Mark Rowe
Associate Professor, Religious Studies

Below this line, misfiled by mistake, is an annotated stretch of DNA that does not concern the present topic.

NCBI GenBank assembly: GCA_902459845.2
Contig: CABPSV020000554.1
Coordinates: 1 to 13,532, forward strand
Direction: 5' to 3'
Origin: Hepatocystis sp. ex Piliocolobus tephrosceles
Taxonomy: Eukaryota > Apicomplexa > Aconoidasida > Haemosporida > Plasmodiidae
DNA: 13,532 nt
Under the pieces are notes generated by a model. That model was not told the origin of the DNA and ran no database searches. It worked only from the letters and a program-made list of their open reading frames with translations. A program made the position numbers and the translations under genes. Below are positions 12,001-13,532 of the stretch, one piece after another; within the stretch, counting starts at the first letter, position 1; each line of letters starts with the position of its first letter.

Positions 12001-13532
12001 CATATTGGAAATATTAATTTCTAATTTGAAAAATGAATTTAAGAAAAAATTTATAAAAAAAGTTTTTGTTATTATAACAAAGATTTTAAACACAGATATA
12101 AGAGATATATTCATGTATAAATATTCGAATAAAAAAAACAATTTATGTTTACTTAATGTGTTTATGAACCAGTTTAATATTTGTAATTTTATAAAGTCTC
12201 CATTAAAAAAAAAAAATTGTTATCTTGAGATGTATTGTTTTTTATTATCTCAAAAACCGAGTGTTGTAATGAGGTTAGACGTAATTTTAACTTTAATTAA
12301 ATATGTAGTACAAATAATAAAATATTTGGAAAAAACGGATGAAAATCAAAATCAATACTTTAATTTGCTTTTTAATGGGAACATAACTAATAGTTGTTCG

I am currently collecting biographies of “non-eminent” monks. This title is meant to evoke (as well as offer a corrective to) the tendency in Buddhist studies to focus on famous exemplars of the tradition at the cost of “regular” priests. Scholarly focus on normative writings, such as doctrinal texts and the teachings of founders, often assumes that this literature describes how priests and parishioners actually relate to and practice their religion. Whereas these approaches cannot always attend to the constant reshaping of religious teachings in different settings and at different levels of a given organization, my research will focus on the various ways that Buddhism is negotiated and constructed to fit particular contexts, specifically how doctrinal ideals are transmitted to priests and how they then try to stay true to those teachings while adapting them to the needs of their parishioners. By exploring the lives of Japanese priests who epitomize how Buddhist teachings actually play out or do not play out on the ground, I hope to offer a more realistic vision of the conflicts and contradictions inherent in the tradition than frameworks that would seek to locate temples in a given sectarian lineage and then approach those temples as unproblematic reflections of doctrinal orthodoxy. I am particularly concerned to determine how, in the priests’ views, their training and education work both in support of and in tension with their daily activities.
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